I just posted the blurb of Rachel Hauck's Dining with Joy that released a number of months ago to my New in Christian Fiction blog. You can read it here. But Rachel had more to say than just a blurb and bio, and I wanted to share it with my readers of Write Thinking. As a bonus, if you read all the way to the end, you'll find a yummy banana bread recipe.
Thanks for having me today!
I’m no genius in the kitchen, but my heroine, Joy Ballard, finds herself doing a job she can’t do for all the right reasons. She’s a cooking show host who can’t cook!
When I started this book, that premise got a good laugh from those who heard it. Then, I’d ask, “But what’s that story about?”
The person would shrug. “I don’t know.”
“Yeah, me neither.”
I had to ask a lot of questions about what a woman hosts a cooking show when she can’t so much as fry eggs. I didn’t want an insincere, lying heroine. She’s not a manipulator or conniver.
Joy simply found herself filling a job she was asked to do — by her father. She was great in front of the camera. Just not behind the stove.
Not long ago, I stood on stage at church with my worship team praying before the service started. Head back, eyes close, I said in my heart, “Lord, help us. You have to help me. I’m so weak in leading worship. I cannot do it without You.”
While I’m a decent singer, and I can lead the people to worship Jesus, I’m not a musician. I’m not one who can skillfully bring the band and the worship sound together. And until I found myself with a “starting over” band, I never realized how gaping this weakness was for me.
A few days later, I was thinking of all the great worship leaders, singers and musicians. Of great writers. And I just felt weak and inadequate in the two main callings of my life.
Again, I went to the Lord. “Why can’t You find a good worship leader for church? Why can’t you help me be a more successful writer? I see people who are good at what they do, succeeding.”
This is what He said to me. “… most people won’t give me their weaknesses.”
I was stopped cold. I understood that a lot of times God invites us on a journey to participate with Him in some aspect of our lives or others, but because we are not good at that thing, or because we are weak with fear or shame or whatever, we say no.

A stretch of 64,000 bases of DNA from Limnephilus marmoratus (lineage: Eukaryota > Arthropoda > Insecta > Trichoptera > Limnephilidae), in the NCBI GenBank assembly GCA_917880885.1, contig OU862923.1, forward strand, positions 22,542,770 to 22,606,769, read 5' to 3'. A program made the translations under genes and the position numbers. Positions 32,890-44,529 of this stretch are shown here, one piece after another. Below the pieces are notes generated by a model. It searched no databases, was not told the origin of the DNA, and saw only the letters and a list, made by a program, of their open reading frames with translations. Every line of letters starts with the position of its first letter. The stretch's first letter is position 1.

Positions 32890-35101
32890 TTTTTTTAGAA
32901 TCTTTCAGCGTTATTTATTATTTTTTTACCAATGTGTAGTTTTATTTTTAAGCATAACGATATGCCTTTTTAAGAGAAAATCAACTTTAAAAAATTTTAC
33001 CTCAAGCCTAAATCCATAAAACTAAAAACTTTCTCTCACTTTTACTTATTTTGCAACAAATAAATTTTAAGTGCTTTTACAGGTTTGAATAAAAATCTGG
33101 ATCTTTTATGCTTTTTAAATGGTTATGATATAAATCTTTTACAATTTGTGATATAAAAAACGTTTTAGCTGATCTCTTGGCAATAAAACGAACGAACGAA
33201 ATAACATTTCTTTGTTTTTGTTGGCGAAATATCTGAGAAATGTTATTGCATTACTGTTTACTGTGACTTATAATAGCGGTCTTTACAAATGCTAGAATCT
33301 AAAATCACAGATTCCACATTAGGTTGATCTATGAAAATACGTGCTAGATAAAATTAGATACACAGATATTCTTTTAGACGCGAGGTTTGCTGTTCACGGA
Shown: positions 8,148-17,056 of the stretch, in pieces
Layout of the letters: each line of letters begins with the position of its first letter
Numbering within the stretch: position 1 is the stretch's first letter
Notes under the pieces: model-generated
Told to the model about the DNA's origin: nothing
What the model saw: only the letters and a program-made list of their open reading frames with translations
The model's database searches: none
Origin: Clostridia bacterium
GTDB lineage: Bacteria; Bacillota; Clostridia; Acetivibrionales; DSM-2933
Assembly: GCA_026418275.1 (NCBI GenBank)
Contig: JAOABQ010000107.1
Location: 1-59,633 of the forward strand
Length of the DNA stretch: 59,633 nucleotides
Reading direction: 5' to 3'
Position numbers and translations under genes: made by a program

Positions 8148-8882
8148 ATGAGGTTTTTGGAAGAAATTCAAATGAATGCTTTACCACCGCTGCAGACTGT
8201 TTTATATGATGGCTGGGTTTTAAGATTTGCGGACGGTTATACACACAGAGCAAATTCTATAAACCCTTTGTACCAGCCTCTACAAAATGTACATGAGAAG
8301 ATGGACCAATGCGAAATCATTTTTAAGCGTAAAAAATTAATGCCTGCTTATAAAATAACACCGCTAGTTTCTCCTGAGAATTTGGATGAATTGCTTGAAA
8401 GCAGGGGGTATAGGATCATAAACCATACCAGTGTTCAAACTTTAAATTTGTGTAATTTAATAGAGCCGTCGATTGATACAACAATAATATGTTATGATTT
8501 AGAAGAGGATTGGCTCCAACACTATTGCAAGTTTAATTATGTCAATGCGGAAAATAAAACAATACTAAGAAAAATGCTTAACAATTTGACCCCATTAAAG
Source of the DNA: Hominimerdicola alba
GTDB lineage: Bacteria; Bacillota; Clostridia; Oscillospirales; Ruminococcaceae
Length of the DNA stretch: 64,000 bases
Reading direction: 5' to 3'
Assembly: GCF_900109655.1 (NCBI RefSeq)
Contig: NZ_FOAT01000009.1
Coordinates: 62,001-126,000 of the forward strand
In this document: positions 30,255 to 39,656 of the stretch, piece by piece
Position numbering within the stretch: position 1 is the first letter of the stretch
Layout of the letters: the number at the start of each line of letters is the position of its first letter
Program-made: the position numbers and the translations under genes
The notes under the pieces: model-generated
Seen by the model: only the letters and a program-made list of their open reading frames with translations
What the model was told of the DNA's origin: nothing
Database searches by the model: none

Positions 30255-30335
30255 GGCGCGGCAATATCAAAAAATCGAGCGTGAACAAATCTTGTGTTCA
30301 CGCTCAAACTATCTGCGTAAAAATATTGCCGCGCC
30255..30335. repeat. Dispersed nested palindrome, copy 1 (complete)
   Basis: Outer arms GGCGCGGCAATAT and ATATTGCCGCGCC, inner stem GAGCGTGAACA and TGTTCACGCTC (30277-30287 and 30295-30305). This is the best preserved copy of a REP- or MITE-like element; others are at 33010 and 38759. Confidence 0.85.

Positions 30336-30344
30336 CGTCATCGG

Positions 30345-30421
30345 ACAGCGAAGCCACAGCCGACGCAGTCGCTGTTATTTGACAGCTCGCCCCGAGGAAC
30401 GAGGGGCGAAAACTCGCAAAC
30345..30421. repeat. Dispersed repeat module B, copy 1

It’s in our weaknesses His strength is manifest. God is not looking for mighty men and women, He’s looking for weak men and women in which HE can show His might.
Don’t misunderstand, God loves excellence, skill and devotion. While leading worship practices, I have to be excellent as I can be to bring the team and songs together.
I’ll never have a recording or national ministry as a worship leader, but for our little church in Florida, I’m God’s girl. For now.
That, in some ways, is Joy’s journey. She said yes to her father’s desire.
Can we say “Yes?” to our Father’s desire for us? Offer Him all of our strengths AND weaknesses? He’s more than willing to overcome.
In my story, Joy’s secret is revealed and takes a pretty good tumble, but love is waiting to catch her. In the form of cowboy chef and hero, Luke Redmond.
Sigh… Love wins.
One of the things Joy discovers along the way is her father’s banana bread recipe. It’s delish! Here it is:
1 3/4 cups flour
1 cup sugar
1/2 cup brown sugar
1t. baking soda
1/2 t. salt
1/2 t. cinnamon
3 mashed ripe bananas
1/2 cup oil (I use canola)
1/4 cup plus 1 T. buttermilk
1 t. vanilla
1/2 cup choc. chips
1/2 cup p.butter chips
In a large bowl stir together flour, sugars, baking soda, salt, and cinnamon. In another bowl, combine eggs, bananas, oil, buttermilk and vanilla. Add to flour mixture, stirring just until moistened. Fold in chips. Pour into a greased 9-in. x 3-in. loaf pan. Bake at 325 for 1 hour and 20 minutes or until it tests done. Cool on a rack 10 minutes before removing from pan.
Tips for baking banana bread: DON'T over mix the batter, just until moistened. Banana bread is always best if after its cooled to wrap up and serve the next day.